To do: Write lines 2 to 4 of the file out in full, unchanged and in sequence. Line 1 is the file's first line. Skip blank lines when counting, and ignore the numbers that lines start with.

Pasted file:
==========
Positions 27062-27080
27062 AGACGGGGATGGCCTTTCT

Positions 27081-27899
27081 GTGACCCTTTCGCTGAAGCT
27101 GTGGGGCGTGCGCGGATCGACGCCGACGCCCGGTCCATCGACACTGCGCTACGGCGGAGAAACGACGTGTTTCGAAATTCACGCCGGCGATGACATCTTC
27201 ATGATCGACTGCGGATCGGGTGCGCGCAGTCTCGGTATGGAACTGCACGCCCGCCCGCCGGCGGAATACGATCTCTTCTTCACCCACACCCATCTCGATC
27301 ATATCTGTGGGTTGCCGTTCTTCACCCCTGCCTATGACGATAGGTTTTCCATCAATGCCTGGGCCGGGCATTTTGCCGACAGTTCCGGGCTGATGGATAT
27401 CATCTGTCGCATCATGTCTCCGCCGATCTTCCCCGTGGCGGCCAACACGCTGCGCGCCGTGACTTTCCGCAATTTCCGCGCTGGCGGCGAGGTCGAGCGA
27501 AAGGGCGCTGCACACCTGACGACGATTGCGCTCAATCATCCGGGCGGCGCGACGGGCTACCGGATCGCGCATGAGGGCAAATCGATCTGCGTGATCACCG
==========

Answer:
27062 AGACGGGGATGGCCTTTCT

Positions 27081-27899
27081 GTGACCCTTTCGCTGAAGCT